Epidiolex by GW pharmaceuticals is on the FDA fast track to bring an oil-based CBD formula to market. Under the FDA Orphan guidelines, defined as treating a disease that affects less than 200,000 individuals annually, GW can anticipate a shorter less expensive development path. Dr. Raber expounds that this is highly strategic. Once the product is FDA approved and on the market, doctors can prescribe Epidiolex off-label for anxiety as a possible example. GW is not liable as long as they don't market the drug for uses outside of the stated intent to treat Dravet and Lennox-Gastaut. Then, GW can revisit FDA approvals later for additional applications again with less financial or administrative hurdles since it's already been on the market.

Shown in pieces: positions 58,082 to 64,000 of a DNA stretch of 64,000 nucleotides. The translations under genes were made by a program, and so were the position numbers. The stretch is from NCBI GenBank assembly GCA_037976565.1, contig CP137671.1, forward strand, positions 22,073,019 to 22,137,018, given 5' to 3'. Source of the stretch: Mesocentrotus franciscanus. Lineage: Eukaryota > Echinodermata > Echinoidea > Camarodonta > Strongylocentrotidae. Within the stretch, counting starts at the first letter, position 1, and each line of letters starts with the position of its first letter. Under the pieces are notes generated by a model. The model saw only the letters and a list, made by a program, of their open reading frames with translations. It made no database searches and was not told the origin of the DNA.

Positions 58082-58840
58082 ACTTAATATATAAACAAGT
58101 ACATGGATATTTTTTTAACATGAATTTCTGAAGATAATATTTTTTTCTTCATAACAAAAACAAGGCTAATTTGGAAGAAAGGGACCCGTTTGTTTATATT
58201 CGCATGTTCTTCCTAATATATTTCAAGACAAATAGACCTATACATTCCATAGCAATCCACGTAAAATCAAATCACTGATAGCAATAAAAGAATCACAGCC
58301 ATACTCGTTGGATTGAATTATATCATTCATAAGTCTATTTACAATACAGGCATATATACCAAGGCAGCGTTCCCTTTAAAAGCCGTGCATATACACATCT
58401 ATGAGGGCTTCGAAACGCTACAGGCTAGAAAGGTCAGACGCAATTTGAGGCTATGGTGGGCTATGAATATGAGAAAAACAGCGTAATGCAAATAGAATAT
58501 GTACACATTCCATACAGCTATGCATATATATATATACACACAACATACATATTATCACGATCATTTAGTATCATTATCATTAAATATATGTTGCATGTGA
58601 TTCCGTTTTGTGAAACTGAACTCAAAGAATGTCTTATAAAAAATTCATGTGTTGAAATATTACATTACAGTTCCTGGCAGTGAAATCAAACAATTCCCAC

For those seeking a naturally derived CBD medication or “cannaceutical” that is safely tested and currently available, Cannakids is saving lives treating children who suffer from cancer and epilepsy with their Honey Gold extracted CBD packaged in an organic coconut oil base. The Cannakids medicine is a composite of terpenes intended to bring a synthesis of the various healing elements of the cannabis plant without any unnecessary plant material. Dr. Raber likens this type of CBD oil medicine to the harmony created by playing a piano with all ten fingers rather that attempting to play a song with just one key. “Pure CBD doesn't work as well,” he says. “In our lab, we're studying the plant to understand all the molecules and how they work together; how they can be standardized to deliver the same physiological response consistently.” Finally, it is worth mentioning that pharmaceutical companies offer the possibility for the standardization of which Dr. Raber speaks. “GW is standardizing the procedure of growing and extraction. This requires enormous amounts of time money. While it is doable, is this level of sophistication required to deliver quality medicines? The answer is 'no,' and the maturing medical cannabis industry is showing that low cost efforts can also bring standardized and consistent quality products to the market which offer great therapeutic value to patients.”